(Edit: Reading over it again, I realize that this may be read as criticism. To clarify, while I disagree with Meyer on some things, this isn't about disagreement. He is a teacher at heart – in fact, a very good teacher – and you can see some of his habits for keeping students engaged sometimes carry over into his writing.)
You don't see this approach really anymore, because these days it's so cheap to just generated unoptimized native code if compilation speed is an issue.
Obviously, if you have a JIT-compiler, then something similar happens internally in that some methods will be compiled, while others will be left in IR form (and sometimes, methods will even revert to using their IR). This was technology from back when CPU speed was still expressed in MHz.
OCaml had and still has both a bytecode and a native code format (for similar reason), but they cannot be mixed. OCaml's bytecode still sees use for (1) the bootstrap process, which allows you to build OCaml from scratch, (2) to run OCaml code on oddball architectures that the native compiler doesn't support, (3) to run code in the timetraveling debugger, and (4) when you need compact rather than fast executables.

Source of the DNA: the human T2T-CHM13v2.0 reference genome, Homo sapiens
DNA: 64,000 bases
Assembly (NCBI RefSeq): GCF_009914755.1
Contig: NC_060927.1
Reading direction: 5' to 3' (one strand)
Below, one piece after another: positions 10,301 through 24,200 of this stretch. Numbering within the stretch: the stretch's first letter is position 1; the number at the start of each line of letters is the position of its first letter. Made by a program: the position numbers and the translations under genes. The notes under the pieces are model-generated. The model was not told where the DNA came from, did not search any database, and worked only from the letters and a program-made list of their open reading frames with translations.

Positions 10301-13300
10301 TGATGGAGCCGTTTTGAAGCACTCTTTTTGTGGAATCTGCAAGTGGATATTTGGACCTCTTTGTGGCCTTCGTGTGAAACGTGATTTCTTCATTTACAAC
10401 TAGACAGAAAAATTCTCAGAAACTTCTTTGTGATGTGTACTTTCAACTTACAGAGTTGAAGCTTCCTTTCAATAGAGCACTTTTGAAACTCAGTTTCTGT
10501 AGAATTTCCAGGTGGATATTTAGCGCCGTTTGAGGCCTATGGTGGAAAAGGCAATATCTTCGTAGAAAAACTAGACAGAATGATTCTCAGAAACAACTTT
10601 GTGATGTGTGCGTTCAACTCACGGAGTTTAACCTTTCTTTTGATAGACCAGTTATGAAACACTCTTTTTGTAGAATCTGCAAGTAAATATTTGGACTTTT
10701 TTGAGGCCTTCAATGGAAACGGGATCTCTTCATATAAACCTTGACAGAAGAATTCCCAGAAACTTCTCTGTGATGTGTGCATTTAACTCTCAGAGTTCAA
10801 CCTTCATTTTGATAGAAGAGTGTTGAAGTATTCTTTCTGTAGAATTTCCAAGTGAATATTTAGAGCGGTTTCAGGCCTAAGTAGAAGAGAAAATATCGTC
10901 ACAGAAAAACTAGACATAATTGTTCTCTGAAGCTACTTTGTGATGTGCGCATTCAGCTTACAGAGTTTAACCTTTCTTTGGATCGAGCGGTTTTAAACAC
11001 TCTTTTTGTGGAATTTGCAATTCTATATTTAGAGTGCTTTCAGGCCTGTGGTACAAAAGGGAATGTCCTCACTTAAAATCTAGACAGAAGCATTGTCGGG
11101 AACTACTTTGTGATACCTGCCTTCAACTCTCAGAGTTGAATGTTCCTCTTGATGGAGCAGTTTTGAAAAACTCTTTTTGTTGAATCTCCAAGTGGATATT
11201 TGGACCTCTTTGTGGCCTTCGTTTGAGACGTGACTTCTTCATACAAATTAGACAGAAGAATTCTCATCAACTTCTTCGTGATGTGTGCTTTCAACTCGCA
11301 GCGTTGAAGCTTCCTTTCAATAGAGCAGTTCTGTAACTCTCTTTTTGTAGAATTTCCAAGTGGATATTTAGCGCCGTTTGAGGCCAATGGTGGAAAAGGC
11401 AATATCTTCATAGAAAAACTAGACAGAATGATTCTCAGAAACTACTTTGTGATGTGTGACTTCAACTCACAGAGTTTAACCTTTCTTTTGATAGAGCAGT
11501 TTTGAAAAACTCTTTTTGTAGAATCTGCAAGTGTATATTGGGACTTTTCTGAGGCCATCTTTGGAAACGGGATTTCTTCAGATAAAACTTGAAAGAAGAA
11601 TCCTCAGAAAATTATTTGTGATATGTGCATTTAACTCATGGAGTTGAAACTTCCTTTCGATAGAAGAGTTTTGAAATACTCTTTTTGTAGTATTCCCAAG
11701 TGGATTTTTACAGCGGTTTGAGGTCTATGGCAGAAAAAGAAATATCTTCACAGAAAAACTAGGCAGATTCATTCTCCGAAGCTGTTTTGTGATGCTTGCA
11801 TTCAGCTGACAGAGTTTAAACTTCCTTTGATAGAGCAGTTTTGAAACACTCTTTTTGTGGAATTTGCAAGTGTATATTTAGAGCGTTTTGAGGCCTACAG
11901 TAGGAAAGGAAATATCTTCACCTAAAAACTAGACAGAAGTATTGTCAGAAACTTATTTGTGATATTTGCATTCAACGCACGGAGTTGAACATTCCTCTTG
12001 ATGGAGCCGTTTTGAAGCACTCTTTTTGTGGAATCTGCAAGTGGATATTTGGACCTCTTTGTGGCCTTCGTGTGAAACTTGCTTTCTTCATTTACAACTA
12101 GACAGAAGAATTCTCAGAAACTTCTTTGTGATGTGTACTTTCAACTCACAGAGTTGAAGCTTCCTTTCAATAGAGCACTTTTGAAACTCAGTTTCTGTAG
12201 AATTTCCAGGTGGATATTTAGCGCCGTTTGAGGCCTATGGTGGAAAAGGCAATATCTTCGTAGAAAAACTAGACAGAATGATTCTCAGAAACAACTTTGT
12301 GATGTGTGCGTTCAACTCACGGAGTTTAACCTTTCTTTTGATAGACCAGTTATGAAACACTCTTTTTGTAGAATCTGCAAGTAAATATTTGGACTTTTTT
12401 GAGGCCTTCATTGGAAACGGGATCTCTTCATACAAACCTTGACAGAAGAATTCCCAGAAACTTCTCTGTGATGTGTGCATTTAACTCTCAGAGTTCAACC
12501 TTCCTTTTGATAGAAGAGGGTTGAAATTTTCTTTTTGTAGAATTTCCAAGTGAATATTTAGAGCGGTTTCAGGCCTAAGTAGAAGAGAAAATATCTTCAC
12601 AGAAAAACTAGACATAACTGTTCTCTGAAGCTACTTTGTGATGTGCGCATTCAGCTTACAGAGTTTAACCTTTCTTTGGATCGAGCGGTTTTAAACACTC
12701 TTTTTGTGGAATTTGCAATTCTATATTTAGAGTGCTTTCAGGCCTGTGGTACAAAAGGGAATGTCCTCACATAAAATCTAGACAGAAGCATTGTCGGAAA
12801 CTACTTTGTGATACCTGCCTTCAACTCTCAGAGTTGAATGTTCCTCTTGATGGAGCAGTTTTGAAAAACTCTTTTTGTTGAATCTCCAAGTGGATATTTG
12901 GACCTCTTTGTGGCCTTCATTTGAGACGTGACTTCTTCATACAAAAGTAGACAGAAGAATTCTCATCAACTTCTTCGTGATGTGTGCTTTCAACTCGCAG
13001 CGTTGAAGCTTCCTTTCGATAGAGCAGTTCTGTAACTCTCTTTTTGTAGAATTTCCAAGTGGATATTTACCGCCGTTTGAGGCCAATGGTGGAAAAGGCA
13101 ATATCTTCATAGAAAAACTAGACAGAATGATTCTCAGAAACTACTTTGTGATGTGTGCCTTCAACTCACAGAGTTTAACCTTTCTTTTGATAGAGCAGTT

OCaml's bytecode interpreter makes use of the fact that OCaml is statically typed and therefore doesn't incur nearly as much of a performance penalty as bytecode interpreters for dynamically typed languages.
>Obviously, if you have a JIT-compiler, then something similar happens internally in that some methods will be compiled, while others will be left in IR form (and sometimes, methods will even revert to using their IR).
I was going to say (in my parent comment to which you replied) that maybe that Eiffel's Melting Ice tech is something like Java JIT tech, but wasn't sure if they were the same thing.